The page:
You will need to attend an information meeting in your area where you can discuss the scope and requirements of being a foster/adoptive parent. Here you will get basic information and all your questions are welcome.You do not need an appointment. Find free foster care and adoption information meetings in your area today.
The prospective foster/adoptive parents may be single or married and must.
The training provides an opportunity for the family and Inner Circle to assess whether foster care or adoption is best for the family. The family may withdraw from the meetings at any time. There is no charge for the meetings. Foster/adoptive parents generally train together.
In addition to the basic requirements, foster parents must:
You will attend foster parent training with Inner Circle trainers to learn more about the children available through the Department of Children and Family Services to assess your strengths in parenting children. The classes also boost your knowledge and confidence to meet the challenge of taking children into your home and to be sure you are ready to follow through on the commitment. The state minimum standards require that prospective foster families also complete the following training’s or certifications.
Family Home Study
A caseworker will visit you in your home. The purpose is to discuss your personal history, family interests and lifestyle, childcare experiences, the types of children you feel would best fit in your home, and your strengths and skills in meeting the children’s needs.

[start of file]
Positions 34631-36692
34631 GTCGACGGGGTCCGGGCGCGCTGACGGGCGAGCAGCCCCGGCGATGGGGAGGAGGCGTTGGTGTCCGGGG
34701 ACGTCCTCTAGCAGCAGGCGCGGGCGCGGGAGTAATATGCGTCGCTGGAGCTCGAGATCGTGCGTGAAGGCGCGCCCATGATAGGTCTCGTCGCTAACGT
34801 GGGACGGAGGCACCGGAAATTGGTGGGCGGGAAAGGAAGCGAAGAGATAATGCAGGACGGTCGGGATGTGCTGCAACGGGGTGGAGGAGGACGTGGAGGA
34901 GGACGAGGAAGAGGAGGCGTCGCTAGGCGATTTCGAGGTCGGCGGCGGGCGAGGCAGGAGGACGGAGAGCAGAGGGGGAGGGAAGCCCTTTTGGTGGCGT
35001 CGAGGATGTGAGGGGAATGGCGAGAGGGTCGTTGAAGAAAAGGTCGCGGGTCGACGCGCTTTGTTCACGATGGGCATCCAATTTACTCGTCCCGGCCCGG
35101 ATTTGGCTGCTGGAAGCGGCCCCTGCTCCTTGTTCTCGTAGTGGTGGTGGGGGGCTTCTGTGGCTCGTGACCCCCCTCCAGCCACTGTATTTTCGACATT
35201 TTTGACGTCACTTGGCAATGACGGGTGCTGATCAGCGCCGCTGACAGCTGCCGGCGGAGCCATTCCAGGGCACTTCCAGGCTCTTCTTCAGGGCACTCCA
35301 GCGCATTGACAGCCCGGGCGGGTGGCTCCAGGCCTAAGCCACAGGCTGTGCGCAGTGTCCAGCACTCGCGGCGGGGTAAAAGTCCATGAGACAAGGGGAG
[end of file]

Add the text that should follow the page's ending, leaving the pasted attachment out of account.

What is a home study?
The home study (for adoption purposes it is also known as the Pre-adoptive Home Screening) is used in assessing the home for children’s safety and available space. All homes must meet standards enumerated in the minimum standards and guidelines by the state and the county. The home study is designed to elicit information on a variety of issues including:
Applicants are informed by Inner Circle whether or not their home was approved and the reasons for the decision. Families who have successfully completed the assessment process and are determined able to meet the needs of the children in foster care are approved.
Families can be approved to provide care in four general categories:
Can foster families adopt?
Yes! Many families are interested in both fostering and adopting. They agree with the Inner Circle that the children’s needs come first. In most cases, this means helping prepare children for reunification with their birth family, mentoring the birth parents, or working toward a relative or kinship placement. When termination of parental rights is in the children’s best interest and adoption is their plan, then foster parents who have cared for the children will be given the opportunity to adopt. Dual certification of parents to both foster and adopt speeds up the placement process, reduces the number of moves a child makes, and allows relationships to evolve with the initial placement process. Nearly half the adoptions of children in foster care are by their foster families.
Can adoptive families provide foster care?
Yes! Adoptive families who are willing to accept placement of children who are not yet legally free for adoption but have a plan for adoption can also become certified as foster families. This dual certification increases the opportunities for successful adoptions. In some areas of the state, a “buddy system” has been developed in which experienced foster families, who understand the challenges and rewards of foster parenting, are available to share experiences with new families and give support.